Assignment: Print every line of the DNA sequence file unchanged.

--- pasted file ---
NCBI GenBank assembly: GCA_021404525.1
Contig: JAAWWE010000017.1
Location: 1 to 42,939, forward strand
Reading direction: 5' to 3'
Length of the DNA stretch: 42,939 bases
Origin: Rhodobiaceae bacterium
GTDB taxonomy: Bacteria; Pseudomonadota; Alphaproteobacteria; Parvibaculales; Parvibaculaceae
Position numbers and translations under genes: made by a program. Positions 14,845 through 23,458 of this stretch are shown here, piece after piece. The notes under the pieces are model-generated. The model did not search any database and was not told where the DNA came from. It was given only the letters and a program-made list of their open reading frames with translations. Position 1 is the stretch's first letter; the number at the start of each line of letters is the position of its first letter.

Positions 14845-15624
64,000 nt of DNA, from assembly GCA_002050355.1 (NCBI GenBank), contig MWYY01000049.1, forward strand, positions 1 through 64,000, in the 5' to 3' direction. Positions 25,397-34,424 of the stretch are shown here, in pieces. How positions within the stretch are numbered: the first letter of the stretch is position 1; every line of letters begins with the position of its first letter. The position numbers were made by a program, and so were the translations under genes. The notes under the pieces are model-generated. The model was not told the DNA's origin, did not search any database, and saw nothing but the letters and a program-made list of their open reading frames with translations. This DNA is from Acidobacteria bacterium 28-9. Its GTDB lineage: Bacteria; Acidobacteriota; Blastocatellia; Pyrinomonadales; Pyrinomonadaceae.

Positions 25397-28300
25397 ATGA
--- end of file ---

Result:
NCBI GenBank assembly: GCA_021404525.1
Contig: JAAWWE010000017.1
Location: 1 to 42,939, forward strand
Reading direction: 5' to 3'
Length of the DNA stretch: 42,939 bases
Origin: Rhodobiaceae bacterium
GTDB taxonomy: Bacteria; Pseudomonadota; Alphaproteobacteria; Parvibaculales; Parvibaculaceae
Position numbers and translations under genes: made by a program. Positions 14,845 through 23,458 of this stretch are shown here, piece after piece. The notes under the pieces are model-generated. The model did not search any database and was not told where the DNA came from. It was given only the letters and a program-made list of their open reading frames with translations. Position 1 is the stretch's first letter; the number at the start of each line of letters is the position of its first letter.

Positions 14845-15624
64,000 nt of DNA, from assembly GCA_002050355.1 (NCBI GenBank), contig MWYY01000049.1, forward strand, positions 1 through 64,000, in the 5' to 3' direction. Positions 25,397-34,424 of the stretch are shown here, in pieces. How positions within the stretch are numbered: the first letter of the stretch is position 1; every line of letters begins with the position of its first letter. The position numbers were made by a program, and so were the translations under genes. The notes under the pieces are model-generated. The model was not told the DNA's origin, did not search any database, and saw nothing but the letters and a program-made list of their open reading frames with translations. This DNA is from Acidobacteria bacterium 28-9. Its GTDB lineage: Bacteria; Acidobacteriota; Blastocatellia; Pyrinomonadales; Pyrinomonadaceae.

Positions 25397-28300
25397 ATGA